When I arrived in Lenox, Massachusetts to be the guest speaker at Canyon Ranch for the week, the pain was so bad that I reverted to Google despite knowing how very bad it is to Google anything medical. What is methotrexate supposed to feel like? How do you know if your fallopian tube is bursting? Does wine cancel the effects of the shot? Can you die from an ectopic pregnancy? How bad is the pain supposed to be?
I stayed up the entire night weeping with pain. I tried putting my legs up the wall. I cursed. I begged. I took my clothes off and then put them on again. I sweated. I shivered. I put pillows under my legs and then flipped my body so the lump of pillows was under my head. I sat up. I kept hearing the words back labor and was sure that was happening, even though I wasn’t in labor. Or was I? I tried to lie down.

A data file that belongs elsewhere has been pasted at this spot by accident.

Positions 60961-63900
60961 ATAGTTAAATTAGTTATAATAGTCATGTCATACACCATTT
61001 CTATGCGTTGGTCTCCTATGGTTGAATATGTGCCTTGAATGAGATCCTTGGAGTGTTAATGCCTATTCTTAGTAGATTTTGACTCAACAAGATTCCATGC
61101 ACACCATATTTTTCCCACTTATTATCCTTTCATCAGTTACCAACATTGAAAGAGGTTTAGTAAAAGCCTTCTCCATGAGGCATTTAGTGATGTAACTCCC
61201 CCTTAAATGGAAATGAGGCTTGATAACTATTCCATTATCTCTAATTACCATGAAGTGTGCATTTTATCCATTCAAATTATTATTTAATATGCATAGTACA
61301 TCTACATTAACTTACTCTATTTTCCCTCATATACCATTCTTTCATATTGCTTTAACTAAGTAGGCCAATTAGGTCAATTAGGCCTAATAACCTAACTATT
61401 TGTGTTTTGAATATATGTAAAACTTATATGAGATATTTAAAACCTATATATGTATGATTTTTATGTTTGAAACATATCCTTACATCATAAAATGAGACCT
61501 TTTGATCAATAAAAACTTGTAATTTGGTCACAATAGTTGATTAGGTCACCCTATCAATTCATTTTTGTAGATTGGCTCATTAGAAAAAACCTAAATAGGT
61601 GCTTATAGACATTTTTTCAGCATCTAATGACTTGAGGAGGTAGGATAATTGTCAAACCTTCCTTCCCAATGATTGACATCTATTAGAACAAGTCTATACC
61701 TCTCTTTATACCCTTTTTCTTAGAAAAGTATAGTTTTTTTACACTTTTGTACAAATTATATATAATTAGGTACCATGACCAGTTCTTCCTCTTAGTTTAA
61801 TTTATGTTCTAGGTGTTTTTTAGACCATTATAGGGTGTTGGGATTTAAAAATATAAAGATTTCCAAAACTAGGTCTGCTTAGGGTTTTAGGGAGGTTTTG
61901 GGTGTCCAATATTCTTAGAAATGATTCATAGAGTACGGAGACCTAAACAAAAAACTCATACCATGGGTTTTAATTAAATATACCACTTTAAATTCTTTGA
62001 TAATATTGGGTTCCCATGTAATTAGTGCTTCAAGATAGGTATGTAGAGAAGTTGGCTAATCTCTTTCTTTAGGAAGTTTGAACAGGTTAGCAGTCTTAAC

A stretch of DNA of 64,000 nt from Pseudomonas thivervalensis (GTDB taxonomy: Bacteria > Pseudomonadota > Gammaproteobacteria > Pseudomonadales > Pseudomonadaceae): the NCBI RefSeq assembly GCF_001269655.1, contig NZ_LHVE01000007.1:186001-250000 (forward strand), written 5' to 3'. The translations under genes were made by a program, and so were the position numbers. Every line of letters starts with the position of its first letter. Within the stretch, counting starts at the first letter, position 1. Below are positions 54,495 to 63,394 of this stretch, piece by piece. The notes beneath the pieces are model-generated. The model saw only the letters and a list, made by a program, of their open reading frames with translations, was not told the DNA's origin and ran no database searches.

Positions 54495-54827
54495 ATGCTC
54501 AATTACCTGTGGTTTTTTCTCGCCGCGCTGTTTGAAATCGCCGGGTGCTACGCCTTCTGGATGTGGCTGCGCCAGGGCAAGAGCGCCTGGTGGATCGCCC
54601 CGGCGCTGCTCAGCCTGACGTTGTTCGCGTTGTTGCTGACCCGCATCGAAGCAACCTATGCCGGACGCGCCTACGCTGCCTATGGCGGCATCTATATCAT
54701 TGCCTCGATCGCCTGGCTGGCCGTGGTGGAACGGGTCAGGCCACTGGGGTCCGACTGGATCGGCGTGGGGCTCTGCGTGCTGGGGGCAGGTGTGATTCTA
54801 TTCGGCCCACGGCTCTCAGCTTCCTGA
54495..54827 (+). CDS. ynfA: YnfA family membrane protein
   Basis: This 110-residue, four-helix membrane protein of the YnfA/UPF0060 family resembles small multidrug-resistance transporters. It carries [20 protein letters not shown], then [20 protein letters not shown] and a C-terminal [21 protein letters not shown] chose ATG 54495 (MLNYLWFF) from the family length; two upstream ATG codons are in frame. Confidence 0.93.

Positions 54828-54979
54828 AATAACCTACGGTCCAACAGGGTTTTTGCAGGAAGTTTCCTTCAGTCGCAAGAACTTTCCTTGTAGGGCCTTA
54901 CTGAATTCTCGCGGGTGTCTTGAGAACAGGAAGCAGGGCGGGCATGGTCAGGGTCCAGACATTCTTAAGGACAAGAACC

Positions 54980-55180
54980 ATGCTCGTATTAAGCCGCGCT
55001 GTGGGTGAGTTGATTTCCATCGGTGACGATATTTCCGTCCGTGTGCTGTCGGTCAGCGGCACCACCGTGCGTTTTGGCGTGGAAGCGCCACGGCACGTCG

The morning came, and I didn’t know how to tell if I was still alive except to start talking. “Hello, I’m here. Hello, I’m a person in the world.”
The next night I emailed my regular doctor rather than my ob-gyn, since I have a close relationship with him. He has been my doctor for over sixteem years. I emailed him at 4:27 a.m. EST to ask, “If I go to sleep, will I die?”
He wrote back (not surprisingly), even though it was also late in California. He is dedicated and hard-working. He told me I wouldn’t die, but he said that it was time I considered going to the hospital since the pain was so bad and he was concerned.
“You seem anxious. Are you always this anxious?” the ER nurse asked me when I started to cry after she couldn’t get a vein for my IV.
Only when I am in the ER in a place far away from home. Only when I think I am dying. Only when I have an ectopic pregnancy.